Do I think they have what it takes to win the event? Of course they do. But with the LAN close by, they’ll have to work harder than ever to identify their shortcomings and implement amends. Fortunately for them, even if their teamwork right now isn't on point, individually they should still pull through with at least a respectable top 4 finish.
My prediction: I predict they will finish in 3rd place, most likely losing in the semi-finals.
Player to watch: SmithZz.
fnatic – The Katowice 2015 major champions will be coming in to this event feeling like they have a point to prove after crashing out to a surprising defeat at the hands of TSM on British soil at the FACEIT LAN, finishing 3rd/4th alongside Virtus.pro.
A few weeks ago, the community were touting them as the strongest team in CS:GO and even though they haven’t performed to their regular standards offline recently, online has been a completely different ball game and it’s a medium where they’ve looked like their regular selves again. Results including their thrashing of EnVyUs 16-5 on cache and strong BO3 performance against Virtus.pro, beating them both on Cache and Mirage (Virtus.pro’s home map). We also mustn’t forget that TSM have been in inspired form since Dreamhack Bucharest and fnatic still took them to the wire at the FACEIT studios. So two weeks later, particularly with no TSM at this event, we know they easily have the firepower to stampede through any other team at the event.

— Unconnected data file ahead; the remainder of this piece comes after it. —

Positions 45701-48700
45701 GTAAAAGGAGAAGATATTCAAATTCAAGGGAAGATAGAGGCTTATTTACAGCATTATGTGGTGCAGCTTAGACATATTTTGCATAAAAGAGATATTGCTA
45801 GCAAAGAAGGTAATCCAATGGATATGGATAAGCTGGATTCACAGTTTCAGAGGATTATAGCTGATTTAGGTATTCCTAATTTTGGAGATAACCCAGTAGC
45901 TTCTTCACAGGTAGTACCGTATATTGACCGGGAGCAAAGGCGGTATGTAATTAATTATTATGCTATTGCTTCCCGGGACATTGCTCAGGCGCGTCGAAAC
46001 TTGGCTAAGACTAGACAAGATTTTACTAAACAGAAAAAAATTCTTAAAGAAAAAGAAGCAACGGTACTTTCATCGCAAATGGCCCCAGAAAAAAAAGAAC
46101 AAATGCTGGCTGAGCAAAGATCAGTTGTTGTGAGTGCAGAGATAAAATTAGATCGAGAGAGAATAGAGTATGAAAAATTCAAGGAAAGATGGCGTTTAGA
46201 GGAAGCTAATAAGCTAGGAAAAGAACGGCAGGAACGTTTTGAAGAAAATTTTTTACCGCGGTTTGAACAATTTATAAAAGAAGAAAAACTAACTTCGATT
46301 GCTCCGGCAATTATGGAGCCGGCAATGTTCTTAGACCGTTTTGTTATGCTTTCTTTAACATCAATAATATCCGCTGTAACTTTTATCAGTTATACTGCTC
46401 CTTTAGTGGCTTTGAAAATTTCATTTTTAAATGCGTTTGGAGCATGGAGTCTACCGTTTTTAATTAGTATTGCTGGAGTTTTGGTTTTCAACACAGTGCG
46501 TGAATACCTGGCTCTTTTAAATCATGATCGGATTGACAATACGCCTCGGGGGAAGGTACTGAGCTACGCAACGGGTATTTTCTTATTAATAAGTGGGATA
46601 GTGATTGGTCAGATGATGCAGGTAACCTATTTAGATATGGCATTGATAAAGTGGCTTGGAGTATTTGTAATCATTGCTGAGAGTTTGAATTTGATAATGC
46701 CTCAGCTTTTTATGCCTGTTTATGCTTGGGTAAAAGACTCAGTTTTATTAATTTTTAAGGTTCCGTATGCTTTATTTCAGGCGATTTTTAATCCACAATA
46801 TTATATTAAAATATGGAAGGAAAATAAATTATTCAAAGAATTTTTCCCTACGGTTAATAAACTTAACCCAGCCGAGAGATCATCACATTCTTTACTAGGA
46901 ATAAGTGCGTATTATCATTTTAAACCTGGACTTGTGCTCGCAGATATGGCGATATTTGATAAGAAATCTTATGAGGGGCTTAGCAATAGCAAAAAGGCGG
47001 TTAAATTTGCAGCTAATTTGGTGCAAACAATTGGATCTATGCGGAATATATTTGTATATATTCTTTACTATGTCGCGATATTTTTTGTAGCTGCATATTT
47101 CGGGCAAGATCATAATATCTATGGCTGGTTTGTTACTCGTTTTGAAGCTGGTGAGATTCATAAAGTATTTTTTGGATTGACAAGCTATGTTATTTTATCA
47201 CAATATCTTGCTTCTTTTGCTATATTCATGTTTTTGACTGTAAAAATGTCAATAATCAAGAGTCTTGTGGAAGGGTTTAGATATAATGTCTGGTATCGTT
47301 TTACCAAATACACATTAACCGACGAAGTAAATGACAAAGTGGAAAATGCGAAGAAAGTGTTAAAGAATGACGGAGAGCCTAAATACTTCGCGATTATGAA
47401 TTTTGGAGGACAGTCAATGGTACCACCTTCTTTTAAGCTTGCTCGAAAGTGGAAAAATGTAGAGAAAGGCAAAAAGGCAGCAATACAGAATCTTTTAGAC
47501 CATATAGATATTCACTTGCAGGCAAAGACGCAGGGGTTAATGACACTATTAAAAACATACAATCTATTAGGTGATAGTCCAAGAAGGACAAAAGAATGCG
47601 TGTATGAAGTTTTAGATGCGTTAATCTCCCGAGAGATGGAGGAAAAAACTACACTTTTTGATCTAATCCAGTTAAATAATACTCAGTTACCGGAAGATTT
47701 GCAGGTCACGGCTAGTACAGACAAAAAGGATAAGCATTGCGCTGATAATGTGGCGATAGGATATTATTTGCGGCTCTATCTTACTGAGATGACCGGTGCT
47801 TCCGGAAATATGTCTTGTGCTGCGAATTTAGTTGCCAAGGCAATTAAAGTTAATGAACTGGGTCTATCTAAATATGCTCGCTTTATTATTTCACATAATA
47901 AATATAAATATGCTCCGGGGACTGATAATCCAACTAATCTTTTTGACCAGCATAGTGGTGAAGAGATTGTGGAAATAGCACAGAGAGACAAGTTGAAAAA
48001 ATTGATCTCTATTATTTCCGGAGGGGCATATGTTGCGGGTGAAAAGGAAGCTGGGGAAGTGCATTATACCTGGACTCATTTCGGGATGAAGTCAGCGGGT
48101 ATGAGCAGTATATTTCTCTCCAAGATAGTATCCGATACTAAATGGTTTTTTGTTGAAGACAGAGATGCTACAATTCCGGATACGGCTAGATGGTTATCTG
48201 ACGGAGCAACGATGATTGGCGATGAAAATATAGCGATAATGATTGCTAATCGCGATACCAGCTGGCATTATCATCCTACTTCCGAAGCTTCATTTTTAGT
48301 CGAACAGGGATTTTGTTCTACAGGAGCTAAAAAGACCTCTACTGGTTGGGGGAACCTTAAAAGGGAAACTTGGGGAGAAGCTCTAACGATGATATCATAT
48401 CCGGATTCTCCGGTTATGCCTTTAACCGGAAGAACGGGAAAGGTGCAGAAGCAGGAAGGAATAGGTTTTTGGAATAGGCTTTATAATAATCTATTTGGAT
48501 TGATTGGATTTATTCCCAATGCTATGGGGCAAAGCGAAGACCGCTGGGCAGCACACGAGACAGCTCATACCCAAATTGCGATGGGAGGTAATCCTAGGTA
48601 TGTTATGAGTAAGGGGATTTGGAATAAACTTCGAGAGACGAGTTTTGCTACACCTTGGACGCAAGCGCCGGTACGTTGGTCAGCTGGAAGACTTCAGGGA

Flusha is of course Fnatic’s new in game leader, so it’ll be interesting to see how he does at his first offline event. However, my gut feeling tells me if it seems the Swedes are struggling, they will be versatile enough to switch back to Pronax when required or even switch on a map basis.
My prediction: I predict fnatic will top the event, beating the lords of consistency, Ninjas in Pyjamas whom they will meet in the all Swedish final – 1st.
Player to watch: Olofmeister.
Ninjas in Pyjamas – As I called them earlier, the Lords of Consistency. They haven’t won many titles recently, but if there’s a CS:GO final somewhere… it’d take a brave man to bet their money against the Ninjas being one of the teams competing in it. Last time round at the first Gfinity Spring Masters, they crumbled at the last hurdle and failed to GeT it RiGhT in the BO5 final against EnVyUs. They also lost to TSM in last weeks FACEIT League 2015 finals, 2-1 despite a great start to the BO3 with a 16-1 win on inferno.